For the Grid Size, what kind of spacing would you normally do between points? Most surveyors use 50 or 100 ft. between points. In a virtual environment, we'll change the Grid Size to 25 ft. That's right, 25 ft! A good rule of thumb is you can measure by half of what you'd normally collect in the field. This gives you a better model without overwhelming yourself with data. You'll find your own sweet spot for point measurements on each project you do, but for this project just trust us and see how it turns out. Click the Point Grid button and watch the magic happen.
Now all the points are created, and you have your Spot Elevations.
All that is left is to clean up a few points to make sure they have not been placed on machinery, vegetation, or any other obstacles on the terrain that could interfere with a detailed Spot Elevation model.
Remove Points from the Elevation Terrain
There may be instances where you need to remove or move points from objects on the Elevation Terrain that interfere with your spot elevations.
After inspecting the terrain, you'll notice that a there is a portion in the southeast area that has a lot of machinery and worksite equipment. A number of points have landed on objects in that area after creating the point grid. We'll need to remove or move points from the objects to make sure we have an accurate ground measurement.
To remove points, ensure you're on the HOME tab and click on the Erase button to enable it. You'll notice your mouse curser changes to the Erase icon when hovering over the Viewport.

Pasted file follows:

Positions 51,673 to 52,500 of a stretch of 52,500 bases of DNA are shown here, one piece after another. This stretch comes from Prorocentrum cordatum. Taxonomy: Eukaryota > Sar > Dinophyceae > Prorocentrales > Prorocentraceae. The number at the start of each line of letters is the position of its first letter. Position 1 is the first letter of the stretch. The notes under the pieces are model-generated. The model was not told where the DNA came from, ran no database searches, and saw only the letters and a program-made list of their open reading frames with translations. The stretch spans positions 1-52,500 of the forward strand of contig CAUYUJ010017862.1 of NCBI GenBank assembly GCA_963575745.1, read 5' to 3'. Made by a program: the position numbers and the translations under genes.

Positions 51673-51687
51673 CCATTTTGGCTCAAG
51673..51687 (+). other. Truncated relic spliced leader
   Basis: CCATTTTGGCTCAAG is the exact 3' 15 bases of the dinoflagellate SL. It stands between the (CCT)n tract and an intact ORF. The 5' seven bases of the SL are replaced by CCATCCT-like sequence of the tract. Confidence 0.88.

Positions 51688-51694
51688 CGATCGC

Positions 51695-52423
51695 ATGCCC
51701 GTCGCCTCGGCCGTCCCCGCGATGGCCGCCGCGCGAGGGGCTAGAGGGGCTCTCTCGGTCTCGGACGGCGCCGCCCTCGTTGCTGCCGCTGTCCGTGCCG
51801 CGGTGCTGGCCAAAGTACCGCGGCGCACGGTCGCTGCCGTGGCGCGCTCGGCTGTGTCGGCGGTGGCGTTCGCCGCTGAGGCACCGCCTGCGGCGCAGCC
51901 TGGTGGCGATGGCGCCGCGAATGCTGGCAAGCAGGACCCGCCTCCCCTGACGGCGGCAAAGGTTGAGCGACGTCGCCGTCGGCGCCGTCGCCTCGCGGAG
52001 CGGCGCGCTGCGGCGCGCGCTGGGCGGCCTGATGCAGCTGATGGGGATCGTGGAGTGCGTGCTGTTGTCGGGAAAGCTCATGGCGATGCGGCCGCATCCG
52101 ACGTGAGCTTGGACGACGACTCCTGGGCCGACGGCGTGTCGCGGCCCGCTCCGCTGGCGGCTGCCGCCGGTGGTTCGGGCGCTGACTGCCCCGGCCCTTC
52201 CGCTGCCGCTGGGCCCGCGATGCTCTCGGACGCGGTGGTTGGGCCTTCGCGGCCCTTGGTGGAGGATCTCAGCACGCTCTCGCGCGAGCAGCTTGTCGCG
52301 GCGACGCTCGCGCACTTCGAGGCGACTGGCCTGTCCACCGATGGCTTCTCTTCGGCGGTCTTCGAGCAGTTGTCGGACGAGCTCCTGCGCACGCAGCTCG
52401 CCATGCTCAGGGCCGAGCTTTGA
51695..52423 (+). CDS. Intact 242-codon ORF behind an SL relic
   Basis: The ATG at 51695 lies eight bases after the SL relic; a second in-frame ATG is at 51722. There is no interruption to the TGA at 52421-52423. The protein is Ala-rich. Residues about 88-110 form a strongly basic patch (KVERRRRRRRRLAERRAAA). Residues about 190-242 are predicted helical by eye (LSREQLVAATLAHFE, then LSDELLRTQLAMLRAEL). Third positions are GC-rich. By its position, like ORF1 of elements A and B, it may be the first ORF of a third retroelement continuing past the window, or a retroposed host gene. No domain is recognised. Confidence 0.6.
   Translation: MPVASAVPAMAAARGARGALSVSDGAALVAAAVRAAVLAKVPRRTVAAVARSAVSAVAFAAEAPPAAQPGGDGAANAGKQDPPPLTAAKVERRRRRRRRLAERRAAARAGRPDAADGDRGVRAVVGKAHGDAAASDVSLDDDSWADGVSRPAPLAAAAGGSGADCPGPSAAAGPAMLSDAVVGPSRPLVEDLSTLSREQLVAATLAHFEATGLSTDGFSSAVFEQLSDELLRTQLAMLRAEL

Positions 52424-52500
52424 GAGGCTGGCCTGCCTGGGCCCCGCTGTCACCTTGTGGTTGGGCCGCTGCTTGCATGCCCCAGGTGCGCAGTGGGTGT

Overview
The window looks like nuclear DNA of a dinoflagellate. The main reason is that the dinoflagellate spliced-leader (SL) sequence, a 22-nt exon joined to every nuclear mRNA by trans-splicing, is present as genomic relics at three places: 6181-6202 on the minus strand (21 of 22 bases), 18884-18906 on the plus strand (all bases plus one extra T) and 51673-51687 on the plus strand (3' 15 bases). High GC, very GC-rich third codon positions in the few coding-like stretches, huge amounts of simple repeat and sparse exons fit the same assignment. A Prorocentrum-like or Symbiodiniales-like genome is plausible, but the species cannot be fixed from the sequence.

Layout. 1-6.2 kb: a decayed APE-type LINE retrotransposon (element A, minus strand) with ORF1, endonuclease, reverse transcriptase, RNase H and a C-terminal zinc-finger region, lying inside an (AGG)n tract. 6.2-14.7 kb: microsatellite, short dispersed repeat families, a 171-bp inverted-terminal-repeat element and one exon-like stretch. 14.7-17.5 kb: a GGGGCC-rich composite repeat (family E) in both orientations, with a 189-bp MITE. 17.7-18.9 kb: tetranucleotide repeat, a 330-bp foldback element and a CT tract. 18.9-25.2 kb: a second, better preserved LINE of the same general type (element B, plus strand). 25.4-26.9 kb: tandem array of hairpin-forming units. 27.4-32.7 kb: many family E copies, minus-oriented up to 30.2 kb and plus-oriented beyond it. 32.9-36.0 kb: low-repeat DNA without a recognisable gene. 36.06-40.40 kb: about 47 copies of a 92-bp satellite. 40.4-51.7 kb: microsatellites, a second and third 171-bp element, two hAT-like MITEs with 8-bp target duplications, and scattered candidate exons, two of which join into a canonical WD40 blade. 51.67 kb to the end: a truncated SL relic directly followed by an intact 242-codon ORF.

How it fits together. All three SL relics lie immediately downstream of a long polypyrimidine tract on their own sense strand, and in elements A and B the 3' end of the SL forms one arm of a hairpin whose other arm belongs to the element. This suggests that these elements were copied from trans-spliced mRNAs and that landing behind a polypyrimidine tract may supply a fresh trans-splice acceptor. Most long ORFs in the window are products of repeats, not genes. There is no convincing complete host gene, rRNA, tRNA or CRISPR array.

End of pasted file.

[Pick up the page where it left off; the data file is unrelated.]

You can move around the terrain and change view angles in order to best see where points landed and remove them from objects on the terrain. In the example below, we use a top-down view to remove points from the trucks, machinery, and any other objects on the terrain.
Annotate the Z Elevation of Points
For extra brownie points when you turn in your spot elevation, we have a function in Virtual Surveyor that can bring a lot of value to your spot elevation image. You can show the Z height of each point by showing the annotation of each point on the Viewport. This will only show up in Virtual Surveyor and can be exported as images to include with your final product.
To annotate your point grid, select your Grid Points in the Project View and go to the TOOLS tab. In the Annotate section, tick the Z check box.
You can see the Z elevation data portrayed on every Grid Point in the Viewport.
If you'd like to include these images when you turn in your project, go to the EXPORT tab to save the Viewport screen as a JPEG image. Once in the EXPORT tab, click the Copy Viewport down arrow, and Save Viewport as Image.
Export the CSV with Point Information
Once you are done creating your survey, you can take your Spot Elevations and export them as a .csv file to finish the job and hand off your data to the engineer or construction contractor. Go to the Export tab and In the Survey section, change the Format to a .csv file and click Export Survey.
Save the file with an appropriate name and file location (we'll use Spot Elevations for this file name as an example).
Open your Excel file to verify the information.
If you saved images of the annotated points from the Viewport, don't forget to include them with your .csv file when you submit them to your project overlords. And that's it, you're done!